As we approach the July 4 holiday weekend, the word freedom should give us pause and make us ponder. As the Supreme Court wraps up this session, we are left reeling from decisions that will unleash pain, death, and trauma to individuals and families, but will also render the country as a whole even more divided, state by state. These decisions come alongside the unfolding story of the January 6 riot at the Capital unveiling how close we have come to losing even the democracy we have. The words of Janis Joplin capture the pervasive mood: “Freedom is just another word, for nothing left to lose.”
I began as interim head of Interfaith Alliance just two weeks ago as these new realities came to the fore. Our team has been laser-focused with policy analysis and media presence on the abrogation of the separation of church and state, not only in Dobbs v. Jackson Women’s Health Organization but also in Carson v. Makin and Kennedy v. Bremerton. Singly and together, they represent a cruel abuse of power and reflect a court that has been influenced by a toxic white-bred nationalism in the guise of Christianity, a violation of true religious freedom.
As a Christian minister but also as a woman who wrestled with and exercised my freedom of conscience and moral choice to have an abortion, the Supreme Court’s decision this week to deny those basic rights–not only protected by the Constitution but also God-given, grieves my heart. Every pregnant person should be able to make decisions about their body and family as I was able to do.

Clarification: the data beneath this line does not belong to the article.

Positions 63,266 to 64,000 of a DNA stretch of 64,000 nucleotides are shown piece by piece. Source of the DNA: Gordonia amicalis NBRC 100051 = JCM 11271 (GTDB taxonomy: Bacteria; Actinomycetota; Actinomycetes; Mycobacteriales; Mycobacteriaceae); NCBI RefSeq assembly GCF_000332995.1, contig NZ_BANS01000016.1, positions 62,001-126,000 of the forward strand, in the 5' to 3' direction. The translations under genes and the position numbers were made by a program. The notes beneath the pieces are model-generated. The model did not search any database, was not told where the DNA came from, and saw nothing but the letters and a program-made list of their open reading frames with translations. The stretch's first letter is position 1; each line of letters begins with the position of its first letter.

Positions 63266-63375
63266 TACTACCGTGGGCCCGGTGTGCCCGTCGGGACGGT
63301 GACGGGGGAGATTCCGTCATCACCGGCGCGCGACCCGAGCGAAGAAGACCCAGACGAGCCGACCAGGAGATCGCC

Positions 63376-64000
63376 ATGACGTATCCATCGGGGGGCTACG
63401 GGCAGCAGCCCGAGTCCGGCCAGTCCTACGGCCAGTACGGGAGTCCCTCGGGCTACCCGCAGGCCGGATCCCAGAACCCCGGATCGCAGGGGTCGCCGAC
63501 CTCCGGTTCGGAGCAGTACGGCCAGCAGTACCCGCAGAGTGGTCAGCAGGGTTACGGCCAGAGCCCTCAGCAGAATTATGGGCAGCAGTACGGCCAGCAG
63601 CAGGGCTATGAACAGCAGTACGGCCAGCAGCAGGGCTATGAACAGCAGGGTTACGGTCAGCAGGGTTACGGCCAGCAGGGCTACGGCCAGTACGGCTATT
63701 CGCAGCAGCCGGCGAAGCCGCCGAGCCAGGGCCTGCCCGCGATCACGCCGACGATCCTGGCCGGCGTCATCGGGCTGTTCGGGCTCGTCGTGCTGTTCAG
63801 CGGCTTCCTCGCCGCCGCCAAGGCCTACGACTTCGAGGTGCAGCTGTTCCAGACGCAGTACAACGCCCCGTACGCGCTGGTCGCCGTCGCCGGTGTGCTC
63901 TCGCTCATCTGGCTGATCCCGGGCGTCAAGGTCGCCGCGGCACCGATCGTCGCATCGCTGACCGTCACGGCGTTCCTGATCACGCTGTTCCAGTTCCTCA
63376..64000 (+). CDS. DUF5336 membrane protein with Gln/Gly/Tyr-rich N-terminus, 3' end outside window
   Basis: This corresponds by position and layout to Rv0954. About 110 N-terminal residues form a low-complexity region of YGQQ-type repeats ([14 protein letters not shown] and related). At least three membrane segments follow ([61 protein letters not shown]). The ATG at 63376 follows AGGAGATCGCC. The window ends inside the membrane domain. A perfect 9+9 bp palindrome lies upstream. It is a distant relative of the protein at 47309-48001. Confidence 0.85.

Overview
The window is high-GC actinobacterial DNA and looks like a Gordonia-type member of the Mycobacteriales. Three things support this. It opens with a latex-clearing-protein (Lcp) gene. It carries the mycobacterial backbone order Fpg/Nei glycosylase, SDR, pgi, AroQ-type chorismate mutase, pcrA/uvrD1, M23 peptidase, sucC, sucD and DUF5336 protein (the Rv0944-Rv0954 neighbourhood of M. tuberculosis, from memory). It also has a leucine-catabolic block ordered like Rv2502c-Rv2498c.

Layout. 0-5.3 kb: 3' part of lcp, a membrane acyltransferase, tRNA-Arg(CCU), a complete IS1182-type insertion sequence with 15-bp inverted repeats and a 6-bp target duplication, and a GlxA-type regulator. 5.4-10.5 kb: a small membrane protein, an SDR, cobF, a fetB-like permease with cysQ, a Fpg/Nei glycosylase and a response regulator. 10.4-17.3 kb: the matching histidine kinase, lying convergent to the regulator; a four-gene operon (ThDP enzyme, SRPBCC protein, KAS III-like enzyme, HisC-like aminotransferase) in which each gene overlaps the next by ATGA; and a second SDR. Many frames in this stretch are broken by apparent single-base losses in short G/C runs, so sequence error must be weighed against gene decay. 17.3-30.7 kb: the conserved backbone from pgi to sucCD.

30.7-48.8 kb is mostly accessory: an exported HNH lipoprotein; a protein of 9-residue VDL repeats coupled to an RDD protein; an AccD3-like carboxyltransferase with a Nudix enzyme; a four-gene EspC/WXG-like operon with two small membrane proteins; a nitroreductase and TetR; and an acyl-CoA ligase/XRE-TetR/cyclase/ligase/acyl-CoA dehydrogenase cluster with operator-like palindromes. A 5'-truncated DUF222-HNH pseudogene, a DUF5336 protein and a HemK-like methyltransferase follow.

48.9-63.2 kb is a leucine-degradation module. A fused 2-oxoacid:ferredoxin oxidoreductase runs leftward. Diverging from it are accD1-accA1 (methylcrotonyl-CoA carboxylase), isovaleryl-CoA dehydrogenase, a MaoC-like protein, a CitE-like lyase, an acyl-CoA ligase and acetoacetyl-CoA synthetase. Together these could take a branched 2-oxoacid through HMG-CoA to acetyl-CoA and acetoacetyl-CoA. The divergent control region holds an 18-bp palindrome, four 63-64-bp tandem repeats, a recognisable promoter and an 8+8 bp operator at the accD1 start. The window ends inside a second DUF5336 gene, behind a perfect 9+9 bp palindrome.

The words “religious freedom” get thrown around a lot without examining what they really mean. But here’s a thought exercise for this holiday weekend as you gather with family and friends and talk about who we are and where we’re going. True religious freedom is: neutral, non-coercive, non-discriminatory, not absolute, democratic, and pluralistic. You can find a more detailed discussion of all of these tenets in a recent report by partners at the Law, Rights, and Religion Project at Columbia University and Auburn Seminary.
When I am brought low in times like these when panic and paralysis set in, words from a Christian text come to mind: “God has not given us a spirit of fear, but of power, and of love, and of sound mind.”
My hope is that we will face down the spirit of fear that gets inside us. That we will use whatever power we have well–through conversation and persuasion, donations, and the vote. That we will love one another as we build a world where all can thrive, especially those on the margins. We need each other! As the song says: “I need you to survive.” And finally, that we will be of sound mind: wisdom, clarity, moral imagination, and good enough strategy, not manipulated by fear. As my friend, renowned preacher, and wise elder, the Rev. Dr. James Forbes says: “This is no time for foolishness!”
Know that we at Interfaith Alliance–in D.C. and with affiliate partners around the country– will stay vigilant and vocal–through research, policy, advocacy, and partnership–to promote true religious freedom in a world of justice and love.
Rev. Dr. Katharine Henderson, Interim President and CEO
Learn more about Interfaith Alliance’s efforts to protect true religious freedom.